(Eck, even in Terraria, when holding your mouse button, it grabs/crafts one item per frame instead of something like 10 per second fixed, so it's very easy to accidentally craft too many things on good computers.)

(1 edit) (-3)

I wouldn't use this to learn how to code. I'm following the instructions but it keeps saying that I am wrong and the hints are not helping.

Hello, can you tell me where you got stuck? I was going through the course to evaluate how good it is for beginners and havent seen many problems with it; that said I'm not a beginner myself so I could easily miss something that seemed obvious enough to me but was actually poorly explained


Well, I think that it would be better if it broke the instructions down into a more understandable way. I got stuck on like the 2nd lesson.

Hey, I am not exactly a beginner. But I am pretty new to coding. If you do not understand the actual coding aspect (how to structure your code) I highly recommend Scratch. It may feel like you are being a baby by using something designed for kids, but IT WAS DESIGNED FOR KIDS, and if little kids can learn on it, then SO CAN YOU!!!!(insert kids cheering sound effect)

So go, my friend. Go to scratch and learn. (and also gain a great appreciation to Griffpatch) btw I really would use Griffpatch's videos to learn, they are step by step and teach you how scratch works without you even noticing it.

I kind of get stuck on most of them, as I was saying I prefer a step-by-step process but for people who tried coding before might understand it.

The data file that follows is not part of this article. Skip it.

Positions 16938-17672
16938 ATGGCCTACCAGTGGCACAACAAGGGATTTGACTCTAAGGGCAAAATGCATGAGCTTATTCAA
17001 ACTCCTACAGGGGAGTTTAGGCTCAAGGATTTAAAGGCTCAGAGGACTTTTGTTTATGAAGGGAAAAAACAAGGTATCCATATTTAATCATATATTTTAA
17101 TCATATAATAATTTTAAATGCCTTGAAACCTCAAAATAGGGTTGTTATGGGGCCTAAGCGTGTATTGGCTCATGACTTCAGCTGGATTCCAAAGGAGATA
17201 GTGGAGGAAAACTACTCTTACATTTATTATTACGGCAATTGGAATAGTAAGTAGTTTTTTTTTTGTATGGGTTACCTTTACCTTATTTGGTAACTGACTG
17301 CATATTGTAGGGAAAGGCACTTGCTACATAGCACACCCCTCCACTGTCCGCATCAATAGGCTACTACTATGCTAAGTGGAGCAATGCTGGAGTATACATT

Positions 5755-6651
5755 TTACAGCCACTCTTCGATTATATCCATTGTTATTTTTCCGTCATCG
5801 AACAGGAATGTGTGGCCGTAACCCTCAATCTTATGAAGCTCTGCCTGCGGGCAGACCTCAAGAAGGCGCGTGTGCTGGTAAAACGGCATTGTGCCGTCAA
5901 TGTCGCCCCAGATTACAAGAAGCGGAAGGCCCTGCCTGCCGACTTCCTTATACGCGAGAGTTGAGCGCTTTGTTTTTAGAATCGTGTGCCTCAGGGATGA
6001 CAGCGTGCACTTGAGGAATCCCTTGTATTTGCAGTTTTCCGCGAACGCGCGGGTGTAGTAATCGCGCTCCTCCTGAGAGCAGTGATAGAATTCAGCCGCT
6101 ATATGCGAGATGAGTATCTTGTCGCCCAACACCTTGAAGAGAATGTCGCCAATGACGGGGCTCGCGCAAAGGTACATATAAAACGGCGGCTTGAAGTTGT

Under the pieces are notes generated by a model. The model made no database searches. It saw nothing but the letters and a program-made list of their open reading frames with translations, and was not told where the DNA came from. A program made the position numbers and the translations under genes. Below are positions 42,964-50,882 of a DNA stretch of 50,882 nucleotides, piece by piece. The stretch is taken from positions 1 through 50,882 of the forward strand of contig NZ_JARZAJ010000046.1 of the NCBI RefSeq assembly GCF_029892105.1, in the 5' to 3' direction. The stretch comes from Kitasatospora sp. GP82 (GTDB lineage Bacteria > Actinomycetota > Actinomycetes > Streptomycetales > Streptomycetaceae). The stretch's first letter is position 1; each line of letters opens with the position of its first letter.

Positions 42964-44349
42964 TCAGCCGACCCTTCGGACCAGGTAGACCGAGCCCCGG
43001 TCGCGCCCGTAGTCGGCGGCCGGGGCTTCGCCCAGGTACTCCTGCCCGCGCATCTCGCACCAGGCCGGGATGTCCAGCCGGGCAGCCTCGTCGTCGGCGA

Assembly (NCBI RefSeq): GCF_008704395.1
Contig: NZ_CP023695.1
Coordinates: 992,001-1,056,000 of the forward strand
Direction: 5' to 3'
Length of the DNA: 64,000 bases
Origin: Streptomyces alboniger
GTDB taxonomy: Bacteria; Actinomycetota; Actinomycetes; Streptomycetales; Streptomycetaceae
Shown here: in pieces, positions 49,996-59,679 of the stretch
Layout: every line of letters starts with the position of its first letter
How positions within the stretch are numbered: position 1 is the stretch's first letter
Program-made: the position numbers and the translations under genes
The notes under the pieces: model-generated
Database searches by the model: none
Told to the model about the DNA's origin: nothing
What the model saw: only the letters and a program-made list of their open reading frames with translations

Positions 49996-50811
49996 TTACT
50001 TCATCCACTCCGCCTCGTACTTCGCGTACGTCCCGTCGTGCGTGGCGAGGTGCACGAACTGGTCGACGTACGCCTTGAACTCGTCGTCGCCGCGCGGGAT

(1 edit)


How does this result in multiple cells being highlighted when I did not pass specific grid coordinates when calling the function? Should I assume this is just a demonstration gimmick?
(1 edit)

If the function is being run (which it is, otherwise nothing would happen when you press play), it means it is being called somewhere, even if you don't see it. You can see on the visible part of the code that the (cell) parameter is mandatory when calling convert_to_world_coordinates(), meaning every time it is (invisibly) called (and you just learned it *is* called if you didn't know already), it will of course include the mandatory cell "specific grid coordinates". If they passed no coordinates on the example, it would return an error, so they can't do that. So they *had* to pass something and why not make it a bunch of pre-selected cells, because if they passed a single one it would be more confusing tbh.

It's not just with this exercise, there are implicit calls and functions everywhere through the exercises. If you think about it, you'll just know it's there and part of the example

This has been very useful to me as someone with a very limited understanding of code/computer science principles.  So foremost, thank you very much for creating this!

One thing I've noticed, and maybe this is a chrome/mac interface issue, but when doing the coding practice segments, I was unable to copy code snippets and paste them in a separate text document.  It just gives me the URL for this itch.io page.  Yeah of course I could(should?) type them out.  But for quick note taking etc. not being able to extract stuff quickly is a pain.  

Deleted 17 days ago